In a briefing to senators on Feb. 12, administration officials “stated that we must be prepared for a very large and lengthy public health response to this virus given how easily it appears to be transmitted,” according to the letter. “They also stated that [the Department of Health and Human Services] would exhaust existing funding for the response soon.”

The letter cites those worries. “We strongly urge the Administration to transmit an emergency supplemental request that ensures it can and will fully reimburse states for the costs,” the senators wrote.

The letter also noted that President Donald Trump’s recent budget proposal calls for a 9% cut in funding for the HHS, which includes the National Institutes of Health and the Centers for Disease Control and Prevention – though officials said funding aimed at combating the coronavirus would be protected.

Meanwhile, after a health scare last weekend that sent health officials in several countries scrambling, test results now show that almost 800 passengers on a cruise ship docked in Cambodia do not have the coronavirus, Cambodian health officials said.

The cruise ship Westerdam was turned away by several ports in Asia before finally being welcomed by Cambodia. Some of the passengers were allowed to disembark and travel on to other countries because the ship was assumed to be virus-free. But on Feb. 15, one passenger – an 83-year-old American woman from the ship who went on to Malaysia – tested positive, prompting fears that other passengers may be carrying the virus.

On Wednesday, Holland America Line, which operates the Westerdam, said 781 passengers tested negative for the virus that causes the disease now known as covid-19. “This completes the guests’ testing,” the company said in a statement.

When the ship first left Hong Kong on Feb. 1, it carried 1,455 passengers and 802 crew members. Once it docked in Cambodia, about 674 passengers and 55 crew members disembarked and flew onward to other countries, including the United States. The rest were stopped by sudden restrictions on travel imposed as news of the 83-year-old woman’s positive test spread, Holland America spokesman Erik Elvejord said in an phone interview.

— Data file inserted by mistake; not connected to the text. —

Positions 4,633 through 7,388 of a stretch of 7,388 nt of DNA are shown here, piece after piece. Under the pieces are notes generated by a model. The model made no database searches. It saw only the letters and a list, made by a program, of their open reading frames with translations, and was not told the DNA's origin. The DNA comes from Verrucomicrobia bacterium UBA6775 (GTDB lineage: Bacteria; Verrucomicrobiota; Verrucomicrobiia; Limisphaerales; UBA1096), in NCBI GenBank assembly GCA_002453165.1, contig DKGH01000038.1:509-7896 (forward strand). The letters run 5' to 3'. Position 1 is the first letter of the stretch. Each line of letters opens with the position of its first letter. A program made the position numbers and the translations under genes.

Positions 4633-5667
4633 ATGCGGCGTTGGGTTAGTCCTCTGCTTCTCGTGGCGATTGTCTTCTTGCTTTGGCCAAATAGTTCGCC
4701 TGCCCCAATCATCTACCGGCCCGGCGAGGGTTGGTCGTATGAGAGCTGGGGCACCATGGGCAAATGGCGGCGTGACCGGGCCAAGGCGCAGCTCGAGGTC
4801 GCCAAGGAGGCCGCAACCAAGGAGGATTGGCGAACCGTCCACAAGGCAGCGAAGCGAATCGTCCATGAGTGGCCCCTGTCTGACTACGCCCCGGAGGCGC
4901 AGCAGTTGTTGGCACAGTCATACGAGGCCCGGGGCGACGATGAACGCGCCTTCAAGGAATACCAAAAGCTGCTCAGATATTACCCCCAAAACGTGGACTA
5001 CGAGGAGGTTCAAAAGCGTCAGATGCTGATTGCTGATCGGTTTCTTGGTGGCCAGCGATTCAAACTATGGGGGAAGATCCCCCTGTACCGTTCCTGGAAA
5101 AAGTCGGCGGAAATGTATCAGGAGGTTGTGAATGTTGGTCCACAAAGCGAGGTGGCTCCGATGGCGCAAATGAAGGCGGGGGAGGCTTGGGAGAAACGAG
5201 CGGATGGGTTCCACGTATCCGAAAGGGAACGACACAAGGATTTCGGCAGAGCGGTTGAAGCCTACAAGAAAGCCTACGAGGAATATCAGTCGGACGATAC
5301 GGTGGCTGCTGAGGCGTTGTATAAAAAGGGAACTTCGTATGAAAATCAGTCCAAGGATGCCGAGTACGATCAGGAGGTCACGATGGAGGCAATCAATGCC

Since then, the remaining 781 passengers and 747 crew members have been stuck in Cambodia. While some passengers will be allowed to disembark Wednesday, the crew members will remain aboard while they wait for their tests to be completed, Elvejord said.

The 55 crew members who were able to leave previously were not tested, he added, and it is unclear what countries they returned to. Those crew members left because they had finished their contracts, he said.

Experts have cautioned that the Westerdam incident demonstrates how travelers without obvious symptoms could slip through screening processes because authorities have been focused on monitoring only those who traveled to China or had close contact with an infected person.

The World Health Organization (WHO) said Wednesday that it was working to increase preparedness in North Africa and the Middle East for a possible outbreak of the coronavirus, promising the delivery of more essential medical supplies.

The organization detailed its strategy in the region in a news conference in Cairo on Wednesday, one day after the United Nations secretary general warned that one of his biggest concerns was the possible spread of the coronavirus to countries with “less capacity in their health service.”

In Beijing, Chinese cities are slowly coming back to life as the government gains confidence in its ability to control the epidemic.